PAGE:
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Review: Quake (Nintendo 64)

The DOS game Quake, by id Software, was one of my formative gaming experiences. I had played Wolfenstein 3D and DOOM, and they are great games, but Quake hit in a way that its predecessors didn’t. The true 3D environment, mixed with the weird half futuristic, half fantasy design, really appealed to me. Plus, with the release of Quakeworld, online deathmatches were actually playable (even with crappy modem connections). Up until that time, I’d used software like Kali, which emulated an IPX network over TCP. When Quake was first released, I was running it on the family Pentium 60, and it got decent frame rates at the default 320x240 resolution. Such was my infatuation that during the summer before my junior year in high school, when I was working installing sprinkler systems in order to save for a new PC, I put aside an extra $150 for a 3dfx Voodoo card; primarily for GLQuake. All this is to say, I’ve enjoyed the game over the years.

Recently I picked up a copy of the Nintendo 64 port of Quake; I’m actually kind of surprised that I’d never played this version before. I played a boatload of N64 back in the day, and it’s one of my favorite systems. But of course it would be unlikely for me to spend $60 on a game that I already had on a technically superior platform. But, 25 years later, I had the desire (nostalgia for both the N64 and Quake) and disposable income to try this port.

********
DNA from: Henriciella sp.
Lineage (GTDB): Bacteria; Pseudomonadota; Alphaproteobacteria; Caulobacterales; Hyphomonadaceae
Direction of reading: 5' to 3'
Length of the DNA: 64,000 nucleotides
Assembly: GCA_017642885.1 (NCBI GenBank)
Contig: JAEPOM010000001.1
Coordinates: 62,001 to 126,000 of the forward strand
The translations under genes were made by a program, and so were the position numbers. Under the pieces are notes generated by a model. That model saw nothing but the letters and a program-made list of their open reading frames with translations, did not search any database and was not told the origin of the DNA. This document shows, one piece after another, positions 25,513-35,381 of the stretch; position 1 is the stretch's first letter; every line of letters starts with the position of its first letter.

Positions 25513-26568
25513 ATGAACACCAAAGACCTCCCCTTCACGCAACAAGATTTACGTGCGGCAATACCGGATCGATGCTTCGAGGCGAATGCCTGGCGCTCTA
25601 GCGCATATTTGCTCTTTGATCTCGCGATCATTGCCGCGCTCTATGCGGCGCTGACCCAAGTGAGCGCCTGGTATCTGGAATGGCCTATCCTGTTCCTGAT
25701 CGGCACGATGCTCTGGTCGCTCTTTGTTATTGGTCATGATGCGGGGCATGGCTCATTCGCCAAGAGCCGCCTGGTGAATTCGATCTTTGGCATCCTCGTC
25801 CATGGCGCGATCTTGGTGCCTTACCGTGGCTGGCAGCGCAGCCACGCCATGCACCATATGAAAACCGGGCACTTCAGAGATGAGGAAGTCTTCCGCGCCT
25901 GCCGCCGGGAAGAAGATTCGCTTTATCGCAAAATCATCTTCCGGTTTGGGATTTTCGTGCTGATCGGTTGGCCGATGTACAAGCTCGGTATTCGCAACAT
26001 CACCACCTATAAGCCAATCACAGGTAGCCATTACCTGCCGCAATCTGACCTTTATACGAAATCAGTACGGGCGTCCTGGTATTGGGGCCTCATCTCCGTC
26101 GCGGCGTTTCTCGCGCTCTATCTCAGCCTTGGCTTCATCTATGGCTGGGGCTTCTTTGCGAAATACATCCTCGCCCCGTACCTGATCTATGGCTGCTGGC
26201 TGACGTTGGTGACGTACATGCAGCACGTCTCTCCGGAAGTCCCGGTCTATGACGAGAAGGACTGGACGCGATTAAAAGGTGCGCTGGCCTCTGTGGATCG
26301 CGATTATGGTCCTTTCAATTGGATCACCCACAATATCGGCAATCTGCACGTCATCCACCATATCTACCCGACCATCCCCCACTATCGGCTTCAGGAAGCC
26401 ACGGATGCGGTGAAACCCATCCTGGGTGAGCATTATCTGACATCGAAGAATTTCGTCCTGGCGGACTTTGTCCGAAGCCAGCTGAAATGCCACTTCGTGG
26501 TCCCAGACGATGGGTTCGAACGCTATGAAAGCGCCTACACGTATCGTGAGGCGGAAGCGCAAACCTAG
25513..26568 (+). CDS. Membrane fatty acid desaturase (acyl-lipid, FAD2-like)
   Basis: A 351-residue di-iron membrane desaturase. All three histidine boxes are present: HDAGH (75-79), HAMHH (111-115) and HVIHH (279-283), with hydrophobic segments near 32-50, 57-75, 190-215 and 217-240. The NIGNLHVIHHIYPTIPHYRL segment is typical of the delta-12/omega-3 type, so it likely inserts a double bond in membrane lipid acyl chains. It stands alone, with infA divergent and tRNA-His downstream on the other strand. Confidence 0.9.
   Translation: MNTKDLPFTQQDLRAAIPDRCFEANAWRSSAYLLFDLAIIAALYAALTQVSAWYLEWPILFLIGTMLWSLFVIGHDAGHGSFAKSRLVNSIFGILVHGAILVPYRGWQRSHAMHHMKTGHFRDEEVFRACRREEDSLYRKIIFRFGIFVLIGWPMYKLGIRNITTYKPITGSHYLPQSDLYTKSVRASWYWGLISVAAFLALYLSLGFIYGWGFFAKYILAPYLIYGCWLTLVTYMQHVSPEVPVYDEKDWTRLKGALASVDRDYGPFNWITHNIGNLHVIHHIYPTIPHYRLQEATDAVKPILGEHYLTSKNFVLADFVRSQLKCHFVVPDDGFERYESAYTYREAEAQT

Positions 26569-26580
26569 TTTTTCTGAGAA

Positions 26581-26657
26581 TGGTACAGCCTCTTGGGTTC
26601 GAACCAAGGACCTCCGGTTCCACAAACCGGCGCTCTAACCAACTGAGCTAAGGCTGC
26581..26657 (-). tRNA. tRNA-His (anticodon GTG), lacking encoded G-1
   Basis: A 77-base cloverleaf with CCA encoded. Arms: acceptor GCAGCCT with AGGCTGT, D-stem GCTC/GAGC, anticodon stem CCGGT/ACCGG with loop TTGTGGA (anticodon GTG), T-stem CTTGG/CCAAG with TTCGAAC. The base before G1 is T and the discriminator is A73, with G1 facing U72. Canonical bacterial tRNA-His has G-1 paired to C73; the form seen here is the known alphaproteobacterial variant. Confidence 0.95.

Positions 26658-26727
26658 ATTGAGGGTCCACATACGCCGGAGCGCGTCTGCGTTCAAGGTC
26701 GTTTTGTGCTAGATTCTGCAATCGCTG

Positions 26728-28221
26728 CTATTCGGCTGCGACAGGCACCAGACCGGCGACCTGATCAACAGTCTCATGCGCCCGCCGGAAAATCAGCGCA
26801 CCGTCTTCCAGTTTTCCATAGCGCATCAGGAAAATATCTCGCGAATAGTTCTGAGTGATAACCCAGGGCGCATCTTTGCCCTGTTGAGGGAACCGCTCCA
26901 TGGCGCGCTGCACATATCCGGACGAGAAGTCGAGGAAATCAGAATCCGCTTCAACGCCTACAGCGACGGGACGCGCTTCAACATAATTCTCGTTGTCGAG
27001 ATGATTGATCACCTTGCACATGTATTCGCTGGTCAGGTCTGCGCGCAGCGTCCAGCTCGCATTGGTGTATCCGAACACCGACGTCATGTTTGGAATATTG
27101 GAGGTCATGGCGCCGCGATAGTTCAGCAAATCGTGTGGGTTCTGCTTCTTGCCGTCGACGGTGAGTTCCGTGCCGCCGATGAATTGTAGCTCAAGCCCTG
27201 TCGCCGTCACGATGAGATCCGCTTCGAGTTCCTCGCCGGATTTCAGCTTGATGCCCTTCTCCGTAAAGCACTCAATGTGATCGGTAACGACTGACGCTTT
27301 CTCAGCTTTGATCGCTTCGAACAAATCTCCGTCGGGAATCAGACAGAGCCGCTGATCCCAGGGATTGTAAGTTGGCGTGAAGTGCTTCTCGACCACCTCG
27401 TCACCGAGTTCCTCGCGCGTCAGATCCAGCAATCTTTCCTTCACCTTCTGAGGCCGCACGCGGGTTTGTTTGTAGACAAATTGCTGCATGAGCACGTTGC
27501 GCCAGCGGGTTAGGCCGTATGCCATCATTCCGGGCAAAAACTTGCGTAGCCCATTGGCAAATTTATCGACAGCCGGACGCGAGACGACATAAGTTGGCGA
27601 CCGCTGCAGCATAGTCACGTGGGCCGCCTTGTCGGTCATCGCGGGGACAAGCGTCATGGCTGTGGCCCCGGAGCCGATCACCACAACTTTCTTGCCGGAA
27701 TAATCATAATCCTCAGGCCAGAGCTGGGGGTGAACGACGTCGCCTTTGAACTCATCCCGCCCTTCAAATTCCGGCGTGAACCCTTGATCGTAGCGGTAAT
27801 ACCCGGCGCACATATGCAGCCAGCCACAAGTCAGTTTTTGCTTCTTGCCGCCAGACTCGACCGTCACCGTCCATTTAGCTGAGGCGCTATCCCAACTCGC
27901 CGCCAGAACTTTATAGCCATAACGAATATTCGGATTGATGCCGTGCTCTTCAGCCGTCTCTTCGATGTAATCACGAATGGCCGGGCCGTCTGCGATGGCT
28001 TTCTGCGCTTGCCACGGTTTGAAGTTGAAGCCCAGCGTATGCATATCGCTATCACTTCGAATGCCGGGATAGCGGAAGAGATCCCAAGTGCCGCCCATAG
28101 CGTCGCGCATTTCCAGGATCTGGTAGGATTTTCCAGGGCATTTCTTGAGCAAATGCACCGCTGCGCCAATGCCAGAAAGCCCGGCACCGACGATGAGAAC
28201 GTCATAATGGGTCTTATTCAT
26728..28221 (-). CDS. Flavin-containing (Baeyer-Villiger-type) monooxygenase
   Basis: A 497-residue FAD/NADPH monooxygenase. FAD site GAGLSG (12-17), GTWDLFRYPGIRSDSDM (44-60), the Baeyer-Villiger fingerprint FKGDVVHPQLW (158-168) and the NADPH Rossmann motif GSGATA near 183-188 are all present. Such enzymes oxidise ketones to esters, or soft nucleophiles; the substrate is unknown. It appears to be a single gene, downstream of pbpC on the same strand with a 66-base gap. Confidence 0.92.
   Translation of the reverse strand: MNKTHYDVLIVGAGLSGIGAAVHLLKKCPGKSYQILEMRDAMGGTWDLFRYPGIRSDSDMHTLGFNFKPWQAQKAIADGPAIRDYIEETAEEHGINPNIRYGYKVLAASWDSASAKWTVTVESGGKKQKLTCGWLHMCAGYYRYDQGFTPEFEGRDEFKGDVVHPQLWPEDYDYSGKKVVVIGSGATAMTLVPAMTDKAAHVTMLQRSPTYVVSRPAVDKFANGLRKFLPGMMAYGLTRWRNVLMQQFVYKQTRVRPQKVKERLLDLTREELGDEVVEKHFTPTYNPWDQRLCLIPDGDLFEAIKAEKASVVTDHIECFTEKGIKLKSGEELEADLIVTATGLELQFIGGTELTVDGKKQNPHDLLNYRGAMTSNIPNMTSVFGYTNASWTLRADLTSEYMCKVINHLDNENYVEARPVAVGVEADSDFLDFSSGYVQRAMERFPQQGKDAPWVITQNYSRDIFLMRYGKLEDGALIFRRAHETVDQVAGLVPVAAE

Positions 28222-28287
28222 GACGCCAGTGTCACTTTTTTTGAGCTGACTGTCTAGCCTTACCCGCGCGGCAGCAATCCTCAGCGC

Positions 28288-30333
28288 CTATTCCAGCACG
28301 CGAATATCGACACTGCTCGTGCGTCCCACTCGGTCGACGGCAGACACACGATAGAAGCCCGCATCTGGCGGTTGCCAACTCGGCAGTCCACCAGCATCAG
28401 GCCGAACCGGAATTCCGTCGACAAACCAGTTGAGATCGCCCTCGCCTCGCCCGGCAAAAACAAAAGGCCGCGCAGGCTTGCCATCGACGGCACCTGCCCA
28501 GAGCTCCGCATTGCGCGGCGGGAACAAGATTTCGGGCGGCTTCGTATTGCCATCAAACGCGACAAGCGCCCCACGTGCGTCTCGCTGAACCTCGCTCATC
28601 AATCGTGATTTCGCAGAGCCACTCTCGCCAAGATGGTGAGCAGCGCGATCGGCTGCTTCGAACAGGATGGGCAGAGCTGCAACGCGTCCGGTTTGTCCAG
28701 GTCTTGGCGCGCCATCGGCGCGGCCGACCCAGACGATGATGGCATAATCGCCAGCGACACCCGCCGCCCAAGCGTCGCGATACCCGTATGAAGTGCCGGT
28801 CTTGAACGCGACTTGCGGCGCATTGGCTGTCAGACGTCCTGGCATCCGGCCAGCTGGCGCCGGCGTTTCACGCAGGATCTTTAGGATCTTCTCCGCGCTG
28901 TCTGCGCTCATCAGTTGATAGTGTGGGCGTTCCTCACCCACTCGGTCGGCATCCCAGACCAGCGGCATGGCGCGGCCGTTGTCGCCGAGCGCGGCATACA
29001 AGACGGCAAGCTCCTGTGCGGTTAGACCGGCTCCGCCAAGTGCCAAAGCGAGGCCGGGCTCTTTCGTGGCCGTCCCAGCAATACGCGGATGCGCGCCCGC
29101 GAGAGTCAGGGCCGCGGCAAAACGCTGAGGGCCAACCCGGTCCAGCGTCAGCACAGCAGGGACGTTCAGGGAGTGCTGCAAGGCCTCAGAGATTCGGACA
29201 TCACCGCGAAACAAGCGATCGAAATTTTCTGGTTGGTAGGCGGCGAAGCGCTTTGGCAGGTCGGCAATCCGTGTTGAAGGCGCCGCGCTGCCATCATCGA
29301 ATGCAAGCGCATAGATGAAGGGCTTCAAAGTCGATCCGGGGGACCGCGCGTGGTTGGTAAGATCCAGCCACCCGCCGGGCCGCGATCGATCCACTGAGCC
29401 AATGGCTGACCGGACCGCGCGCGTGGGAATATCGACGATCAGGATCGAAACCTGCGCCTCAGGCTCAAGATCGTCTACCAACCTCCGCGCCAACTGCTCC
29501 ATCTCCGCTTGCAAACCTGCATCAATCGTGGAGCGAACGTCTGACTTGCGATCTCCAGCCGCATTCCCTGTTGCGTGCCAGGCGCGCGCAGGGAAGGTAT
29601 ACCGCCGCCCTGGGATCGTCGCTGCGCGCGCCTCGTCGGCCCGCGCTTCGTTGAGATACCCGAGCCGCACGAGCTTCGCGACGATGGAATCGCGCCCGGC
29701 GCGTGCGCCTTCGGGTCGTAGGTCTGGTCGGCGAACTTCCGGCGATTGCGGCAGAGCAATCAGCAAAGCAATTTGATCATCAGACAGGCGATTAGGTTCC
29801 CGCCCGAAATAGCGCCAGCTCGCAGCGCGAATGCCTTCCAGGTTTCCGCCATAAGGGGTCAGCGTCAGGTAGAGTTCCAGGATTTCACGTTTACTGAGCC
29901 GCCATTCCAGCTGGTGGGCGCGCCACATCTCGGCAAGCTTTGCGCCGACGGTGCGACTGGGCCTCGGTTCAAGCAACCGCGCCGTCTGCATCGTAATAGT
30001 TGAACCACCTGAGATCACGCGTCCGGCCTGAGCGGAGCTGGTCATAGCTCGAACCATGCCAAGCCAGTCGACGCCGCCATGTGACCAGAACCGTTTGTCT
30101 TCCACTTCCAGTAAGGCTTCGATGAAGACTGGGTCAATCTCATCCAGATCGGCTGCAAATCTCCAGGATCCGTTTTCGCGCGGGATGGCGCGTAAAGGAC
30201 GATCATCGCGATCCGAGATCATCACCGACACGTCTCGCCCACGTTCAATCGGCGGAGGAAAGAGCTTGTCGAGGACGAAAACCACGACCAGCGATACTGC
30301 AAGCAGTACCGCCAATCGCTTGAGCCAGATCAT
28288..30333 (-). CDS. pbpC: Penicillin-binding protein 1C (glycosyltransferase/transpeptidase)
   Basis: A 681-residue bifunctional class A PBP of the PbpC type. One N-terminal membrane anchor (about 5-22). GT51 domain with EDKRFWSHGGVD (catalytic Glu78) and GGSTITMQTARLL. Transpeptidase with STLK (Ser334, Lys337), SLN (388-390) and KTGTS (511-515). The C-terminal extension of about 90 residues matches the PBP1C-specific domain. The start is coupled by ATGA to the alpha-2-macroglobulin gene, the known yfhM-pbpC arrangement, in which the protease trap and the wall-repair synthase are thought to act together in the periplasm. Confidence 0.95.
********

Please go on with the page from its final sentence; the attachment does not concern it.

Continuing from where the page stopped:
Perhaps unsurprisingly, it’s pretty good. My main criteria for this judgement is the fact that the game controls are totally customizable, which means you can use the analog stick to aim. I was able to concoct a scheme similar to GoldenEye’s 1.2 Solitaire, with the C buttons handling strafe/forward/back, and the stick controlling looking. This basically replicates the traditional WASD + mouselook on PC; or at least it’s as close as you can get with an N64 controller.

The game also supports the Rumble Pak, which is an enhancement over the PC version — at least I never otherwise knew of a common force feedback option. One downside is that the game itself doesn’t have battery-backed memory, so saves have to go on a Memory Pak. This, of course, means that if you want to use the Rumble Pak, you have to do a lot of swapping when saving the game.

I feel like the graphics compare quite favorably to GLQuake, which is pretty amazing for a $200 console compared to a $1,500 PC. The textures have that quintessential N64 blurriness, but are still recognizable. The frame rates are decent as well; there’s not the feeling of slowdown or input lag that one sometimes gets with overly ambitious N64 titles. There are also colored lighting effects that weren’t present in the vanilla PC game.

There are some downgrades, unfortunately. Certain levels were removed (full errata list, as well as the Nine Inch Nails soundtrack. The main omission, however, is multiplayer. Your only option is split screen 2-player deathmatch — a far cry from the online mayhem that PC players could experience (and what gave the game lasting cultural influence).

All that being said, I still enjoyed playing Quake on the Nintendo 64. It’s fun to re-experience a favorite game on a different platform, just to see the differences and similarities. It’s definitely a worthy addition to any collection.